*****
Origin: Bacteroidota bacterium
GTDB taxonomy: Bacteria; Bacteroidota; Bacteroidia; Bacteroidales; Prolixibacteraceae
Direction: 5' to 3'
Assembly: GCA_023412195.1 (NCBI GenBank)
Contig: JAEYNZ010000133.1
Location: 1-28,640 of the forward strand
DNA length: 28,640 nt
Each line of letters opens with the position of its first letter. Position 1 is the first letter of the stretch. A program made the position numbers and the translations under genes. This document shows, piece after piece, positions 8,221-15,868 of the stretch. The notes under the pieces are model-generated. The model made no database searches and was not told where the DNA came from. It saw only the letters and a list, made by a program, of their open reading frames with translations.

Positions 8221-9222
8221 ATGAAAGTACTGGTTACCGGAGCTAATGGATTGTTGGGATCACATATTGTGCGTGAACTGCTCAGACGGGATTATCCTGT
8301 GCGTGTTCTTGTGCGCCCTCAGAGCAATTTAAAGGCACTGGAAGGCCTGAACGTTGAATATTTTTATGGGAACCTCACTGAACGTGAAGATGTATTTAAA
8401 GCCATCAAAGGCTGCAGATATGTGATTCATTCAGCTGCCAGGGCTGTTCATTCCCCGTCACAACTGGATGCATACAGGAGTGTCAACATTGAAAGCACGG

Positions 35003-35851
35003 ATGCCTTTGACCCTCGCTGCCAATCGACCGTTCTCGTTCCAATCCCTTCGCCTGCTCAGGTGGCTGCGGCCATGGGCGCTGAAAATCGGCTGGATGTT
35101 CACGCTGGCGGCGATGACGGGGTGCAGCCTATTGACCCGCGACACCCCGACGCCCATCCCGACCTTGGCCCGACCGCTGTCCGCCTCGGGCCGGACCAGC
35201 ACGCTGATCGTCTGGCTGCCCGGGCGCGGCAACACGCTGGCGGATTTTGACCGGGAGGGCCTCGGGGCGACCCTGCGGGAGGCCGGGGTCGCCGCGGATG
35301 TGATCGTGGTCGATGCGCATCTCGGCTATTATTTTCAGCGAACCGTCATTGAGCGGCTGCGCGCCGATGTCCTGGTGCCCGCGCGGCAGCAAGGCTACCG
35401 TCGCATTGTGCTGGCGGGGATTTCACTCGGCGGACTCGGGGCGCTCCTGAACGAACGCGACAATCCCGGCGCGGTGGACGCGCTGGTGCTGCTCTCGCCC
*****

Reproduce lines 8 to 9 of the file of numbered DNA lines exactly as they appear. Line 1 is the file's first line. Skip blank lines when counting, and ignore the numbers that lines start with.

Each line of letters opens with the position of its first letter. Position 1 is the first letter of the stretch. A program made the position numbers and the translations under genes. This document shows, piece after piece, positions 8,221-15,868 of the stretch. The notes under the pieces are model-generated. The model made no database searches and was not told where the DNA came from. It saw only the letters and a list, made by a program, of their open reading frames with translations.

Positions 8221-9222